Abstract 5114: Leptin Promotes Mobilization of Flk1-positive Vascular Progenitor Cells From the Bone Marrow and Enhances Neovascularization After Peripheral Ischemia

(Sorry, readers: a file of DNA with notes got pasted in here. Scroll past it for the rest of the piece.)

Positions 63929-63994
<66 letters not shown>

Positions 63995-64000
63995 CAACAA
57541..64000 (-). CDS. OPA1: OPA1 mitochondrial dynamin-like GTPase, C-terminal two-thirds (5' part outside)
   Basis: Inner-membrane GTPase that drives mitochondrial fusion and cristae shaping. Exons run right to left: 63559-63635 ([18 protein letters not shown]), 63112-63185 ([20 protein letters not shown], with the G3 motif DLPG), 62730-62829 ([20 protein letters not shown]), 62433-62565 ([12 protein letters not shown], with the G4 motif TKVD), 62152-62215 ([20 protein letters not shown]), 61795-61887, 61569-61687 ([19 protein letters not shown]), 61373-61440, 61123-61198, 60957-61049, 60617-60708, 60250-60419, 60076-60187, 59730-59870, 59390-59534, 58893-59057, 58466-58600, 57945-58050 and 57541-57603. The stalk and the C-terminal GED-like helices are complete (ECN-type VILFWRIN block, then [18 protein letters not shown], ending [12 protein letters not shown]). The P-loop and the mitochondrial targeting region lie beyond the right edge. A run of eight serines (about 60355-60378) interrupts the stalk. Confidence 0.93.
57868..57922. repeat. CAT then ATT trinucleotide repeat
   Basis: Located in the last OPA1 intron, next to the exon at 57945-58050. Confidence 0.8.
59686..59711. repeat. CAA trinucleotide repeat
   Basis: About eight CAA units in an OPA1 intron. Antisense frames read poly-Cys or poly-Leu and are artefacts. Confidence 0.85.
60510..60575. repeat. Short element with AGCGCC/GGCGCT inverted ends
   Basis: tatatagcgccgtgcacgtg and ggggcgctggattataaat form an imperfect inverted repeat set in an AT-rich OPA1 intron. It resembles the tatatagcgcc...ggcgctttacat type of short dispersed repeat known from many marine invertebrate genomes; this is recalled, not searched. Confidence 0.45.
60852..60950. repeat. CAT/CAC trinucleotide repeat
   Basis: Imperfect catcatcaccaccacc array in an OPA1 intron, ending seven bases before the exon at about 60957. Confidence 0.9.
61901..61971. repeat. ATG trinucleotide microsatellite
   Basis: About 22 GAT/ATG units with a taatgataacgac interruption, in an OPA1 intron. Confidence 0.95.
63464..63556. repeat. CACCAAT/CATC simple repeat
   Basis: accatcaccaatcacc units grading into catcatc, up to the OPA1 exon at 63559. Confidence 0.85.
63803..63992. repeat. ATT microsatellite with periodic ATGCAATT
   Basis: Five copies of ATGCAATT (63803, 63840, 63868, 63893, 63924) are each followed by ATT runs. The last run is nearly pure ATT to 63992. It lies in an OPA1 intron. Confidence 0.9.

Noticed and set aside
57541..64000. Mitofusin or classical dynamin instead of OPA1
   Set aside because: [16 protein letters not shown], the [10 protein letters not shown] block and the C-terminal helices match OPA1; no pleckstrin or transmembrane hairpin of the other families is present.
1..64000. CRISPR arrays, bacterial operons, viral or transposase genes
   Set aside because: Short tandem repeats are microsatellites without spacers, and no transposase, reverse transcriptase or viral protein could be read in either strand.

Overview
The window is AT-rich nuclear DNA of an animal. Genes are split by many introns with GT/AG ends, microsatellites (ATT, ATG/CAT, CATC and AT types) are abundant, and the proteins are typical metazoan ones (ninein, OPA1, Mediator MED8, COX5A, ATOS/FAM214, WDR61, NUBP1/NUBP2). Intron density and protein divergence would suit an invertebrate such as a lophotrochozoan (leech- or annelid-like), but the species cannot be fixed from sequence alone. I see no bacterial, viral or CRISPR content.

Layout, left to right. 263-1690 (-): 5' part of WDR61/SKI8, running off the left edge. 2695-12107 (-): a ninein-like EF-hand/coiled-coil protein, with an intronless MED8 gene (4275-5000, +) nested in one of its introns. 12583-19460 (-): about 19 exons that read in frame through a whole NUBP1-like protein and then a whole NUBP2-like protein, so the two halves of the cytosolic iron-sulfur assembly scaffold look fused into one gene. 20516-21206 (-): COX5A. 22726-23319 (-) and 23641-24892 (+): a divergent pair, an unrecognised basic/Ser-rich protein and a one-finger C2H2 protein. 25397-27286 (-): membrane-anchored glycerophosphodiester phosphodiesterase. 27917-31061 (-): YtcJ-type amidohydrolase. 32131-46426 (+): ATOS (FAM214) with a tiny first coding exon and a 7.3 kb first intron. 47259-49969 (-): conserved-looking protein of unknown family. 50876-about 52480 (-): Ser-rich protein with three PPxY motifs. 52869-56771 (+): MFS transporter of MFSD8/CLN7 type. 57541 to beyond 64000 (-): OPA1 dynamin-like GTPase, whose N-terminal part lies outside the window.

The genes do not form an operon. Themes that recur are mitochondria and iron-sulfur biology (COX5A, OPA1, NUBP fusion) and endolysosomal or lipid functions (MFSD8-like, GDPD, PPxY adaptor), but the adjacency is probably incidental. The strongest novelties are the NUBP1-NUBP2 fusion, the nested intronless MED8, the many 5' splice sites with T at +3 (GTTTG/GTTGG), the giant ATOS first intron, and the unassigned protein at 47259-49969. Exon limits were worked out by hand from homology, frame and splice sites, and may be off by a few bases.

Experimental evidence suggests that bone marrow-derived progenitor cells participate in the formation of new blood vessels and endothelial repair. We have previously shown that leptin enhances the recruitment and incorporation of human, culture-expanded endothelial progenitor cells (EPC) into neointimal lesions after vascular injury and promotes re-endothelialization. The aim of the present study was to examine the potential of circulating leptin to promote ischemia-induced neovascularization in vivo, and to determine the contribution of bone marrow-derived (endothelial) progenitor cells to this process. In wild-type mice, daily intraperitoneal injection of leptin over five days promoted neovascularization after hindlimb ischemia, as determined by the quantification of CD31-immunopositive capillary endothelial cells (P<0.01 vs. control). In vitro studies demonstrated that systemic administration of leptin increased the number of cultured, spleen-derived acLDL+, lectin+ EPC (P<0.01 vs. vehicle), and enhanced their potential to integrate into endothelial cell networks (P<0.001) or to adhere to endothelial cell sprouts (P<0.001). Analysis of mice after sublethal irradiation and transplantation of GFP-positive bone marrow revealed that bone marrow-derived cells are recruited to ischemic muscles and incorporate into CD31-positive capillaries. Although flow cytometry analysis revealed that leptin did not alter the number of sca1+, c-kit+ cells within the bone marrow or peripheral blood, leptin increased the number of circulating sca1+ or GFP+, Flk1+ cells, in contrast to vehicle or GCSF (P<0.05 for both). PCR analysis confirmed mRNA expression of the leptin receptor in bone marrow cells. Ongoing studies focussing on potential mechanisms mediating the effects of leptin on bone marrow cells indicate increased protein kinase B phosphorylation and MMP9 expression in response to leptin. Taken together, our studies suggest that the proangiogenic effects of leptin may involve the interaction with leptin receptor-positive cells within the bone marrow resulting in enhanced mobilization of Flk1+ vascular progenitors and neovascularization in response to ischemia.